Home cardiac rehab program reduces death by 36%: Study

The American Heart Association found participating in home-based cardiac rehabilitation after a heart attack or cardiac procedure was associated with 36 percent lower likelihood to die from heart-related complications.

The study, published March 1 in the Journal of the American Heart Association, compared 1,120 U.S. military veterans who opted in and out of home-based cardiac rehabilitation over four years. Only 490 opted for home-based rehabilitation, which included nine telephonic coaching and motivational interview sessions over 12 weeks. It is the first U.S. study to provide evidence of survival benefit with home-based cardiac rehabilitation in people with heart disease, according to the study authors.

"We don't know why so many patients opted out of rehabilitation," senior study author Mary Whooley, MD, a primary care physician at the San Francisco Veterans Affairs Medical Center and professor of medicine at the University of California San Francisco, said in a March 1 news release. "Even when home-based cardiac rehabilitation was offered at the time and place of their choosing, only 44 percent of eligible patients chose to participate. Many patients were simply not interested in changing their behaviors."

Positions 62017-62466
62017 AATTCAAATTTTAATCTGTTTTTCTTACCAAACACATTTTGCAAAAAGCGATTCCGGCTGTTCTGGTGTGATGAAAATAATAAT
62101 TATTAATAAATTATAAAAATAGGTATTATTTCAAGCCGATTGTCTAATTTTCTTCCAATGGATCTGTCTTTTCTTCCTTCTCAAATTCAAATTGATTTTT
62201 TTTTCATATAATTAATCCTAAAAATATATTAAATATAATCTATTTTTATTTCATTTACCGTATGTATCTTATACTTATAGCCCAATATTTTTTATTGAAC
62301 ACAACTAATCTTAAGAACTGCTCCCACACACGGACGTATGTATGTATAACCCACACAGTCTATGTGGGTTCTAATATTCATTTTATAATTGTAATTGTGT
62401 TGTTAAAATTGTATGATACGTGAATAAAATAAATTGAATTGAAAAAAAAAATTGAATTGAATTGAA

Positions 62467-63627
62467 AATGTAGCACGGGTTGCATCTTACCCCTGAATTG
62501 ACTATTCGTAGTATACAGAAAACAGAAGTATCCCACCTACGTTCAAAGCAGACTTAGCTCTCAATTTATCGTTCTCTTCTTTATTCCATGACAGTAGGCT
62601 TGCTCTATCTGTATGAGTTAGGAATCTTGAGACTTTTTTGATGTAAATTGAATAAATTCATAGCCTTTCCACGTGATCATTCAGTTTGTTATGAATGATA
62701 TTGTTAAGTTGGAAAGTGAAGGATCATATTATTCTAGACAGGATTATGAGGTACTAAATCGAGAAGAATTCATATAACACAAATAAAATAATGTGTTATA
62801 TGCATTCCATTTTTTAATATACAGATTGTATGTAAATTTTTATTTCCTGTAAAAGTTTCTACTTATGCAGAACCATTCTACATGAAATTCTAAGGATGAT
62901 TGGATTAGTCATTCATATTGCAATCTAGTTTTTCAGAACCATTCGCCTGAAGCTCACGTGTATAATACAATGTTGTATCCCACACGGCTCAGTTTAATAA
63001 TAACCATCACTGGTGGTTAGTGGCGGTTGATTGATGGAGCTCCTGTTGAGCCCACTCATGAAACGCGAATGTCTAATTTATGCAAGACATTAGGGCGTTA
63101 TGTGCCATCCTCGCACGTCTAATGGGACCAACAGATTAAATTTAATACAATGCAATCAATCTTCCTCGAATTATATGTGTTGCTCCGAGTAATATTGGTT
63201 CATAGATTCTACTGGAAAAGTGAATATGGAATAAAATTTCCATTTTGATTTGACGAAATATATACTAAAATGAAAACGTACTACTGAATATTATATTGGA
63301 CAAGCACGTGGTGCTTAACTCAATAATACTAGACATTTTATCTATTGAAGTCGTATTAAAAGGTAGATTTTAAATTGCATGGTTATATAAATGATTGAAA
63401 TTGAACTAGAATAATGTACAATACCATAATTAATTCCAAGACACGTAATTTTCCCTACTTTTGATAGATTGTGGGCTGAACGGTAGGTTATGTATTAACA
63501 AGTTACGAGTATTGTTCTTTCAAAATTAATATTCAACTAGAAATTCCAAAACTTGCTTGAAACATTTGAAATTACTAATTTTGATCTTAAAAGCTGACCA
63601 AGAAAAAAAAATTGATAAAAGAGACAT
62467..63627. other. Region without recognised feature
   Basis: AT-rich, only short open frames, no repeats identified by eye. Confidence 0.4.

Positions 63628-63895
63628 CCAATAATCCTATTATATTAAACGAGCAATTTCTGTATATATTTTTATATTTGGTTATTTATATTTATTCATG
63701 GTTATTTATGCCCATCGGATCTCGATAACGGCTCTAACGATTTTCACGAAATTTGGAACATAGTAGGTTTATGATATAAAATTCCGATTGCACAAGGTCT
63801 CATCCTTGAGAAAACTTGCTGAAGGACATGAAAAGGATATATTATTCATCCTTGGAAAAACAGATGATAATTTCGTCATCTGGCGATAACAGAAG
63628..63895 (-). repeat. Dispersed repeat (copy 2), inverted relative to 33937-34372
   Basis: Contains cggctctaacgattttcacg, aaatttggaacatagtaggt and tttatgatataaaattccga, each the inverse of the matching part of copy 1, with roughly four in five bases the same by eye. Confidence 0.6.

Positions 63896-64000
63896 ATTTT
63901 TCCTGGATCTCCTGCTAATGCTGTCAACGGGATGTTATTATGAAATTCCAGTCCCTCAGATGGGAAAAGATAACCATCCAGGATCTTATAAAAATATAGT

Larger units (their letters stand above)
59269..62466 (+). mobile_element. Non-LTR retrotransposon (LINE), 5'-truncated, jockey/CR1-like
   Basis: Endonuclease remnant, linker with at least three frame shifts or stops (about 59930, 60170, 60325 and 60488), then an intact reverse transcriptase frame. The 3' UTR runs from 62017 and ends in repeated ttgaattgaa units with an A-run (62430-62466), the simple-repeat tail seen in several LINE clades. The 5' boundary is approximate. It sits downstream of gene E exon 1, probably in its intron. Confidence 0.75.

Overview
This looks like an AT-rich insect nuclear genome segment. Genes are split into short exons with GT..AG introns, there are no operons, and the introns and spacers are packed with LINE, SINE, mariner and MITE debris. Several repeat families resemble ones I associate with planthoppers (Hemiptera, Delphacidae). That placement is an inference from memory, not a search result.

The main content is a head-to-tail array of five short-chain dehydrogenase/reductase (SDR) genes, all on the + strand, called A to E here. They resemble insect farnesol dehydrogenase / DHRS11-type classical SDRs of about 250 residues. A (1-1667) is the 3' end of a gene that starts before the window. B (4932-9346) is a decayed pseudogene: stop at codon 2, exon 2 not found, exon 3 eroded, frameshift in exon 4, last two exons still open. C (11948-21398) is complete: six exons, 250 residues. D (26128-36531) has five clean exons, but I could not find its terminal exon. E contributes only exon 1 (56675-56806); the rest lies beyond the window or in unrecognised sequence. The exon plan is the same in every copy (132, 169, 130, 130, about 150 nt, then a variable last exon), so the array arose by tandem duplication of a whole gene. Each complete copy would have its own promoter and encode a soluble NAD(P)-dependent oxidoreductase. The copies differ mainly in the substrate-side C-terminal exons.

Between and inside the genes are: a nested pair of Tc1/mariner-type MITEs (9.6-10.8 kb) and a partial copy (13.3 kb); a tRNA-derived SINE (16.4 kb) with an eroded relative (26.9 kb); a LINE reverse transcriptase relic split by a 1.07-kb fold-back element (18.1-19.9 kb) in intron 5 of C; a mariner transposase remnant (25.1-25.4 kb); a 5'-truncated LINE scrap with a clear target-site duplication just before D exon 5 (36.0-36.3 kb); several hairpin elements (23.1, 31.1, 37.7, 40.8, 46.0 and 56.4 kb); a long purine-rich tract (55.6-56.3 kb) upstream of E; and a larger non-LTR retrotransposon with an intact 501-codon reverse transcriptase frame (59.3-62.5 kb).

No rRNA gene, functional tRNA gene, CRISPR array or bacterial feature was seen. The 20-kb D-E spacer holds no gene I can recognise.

Cardiac rehabilitation has been shown to reduce risk of hospital readmission and death but continues to be underused, according to the AHA. Cardiac rehabilitation emphasizes eliminating tobacco use, improving diet and physical exercise, managing stress and taking medications that treat high blood pressure or high cholesterol. It is estimated that increasing cardiac rehabilitation participation to 70 percent of eligible cardiac patients after hospitalization could save 25,000 lives and prevent 180,000 additional hospitalizations annually, according to CMS and the CDC.

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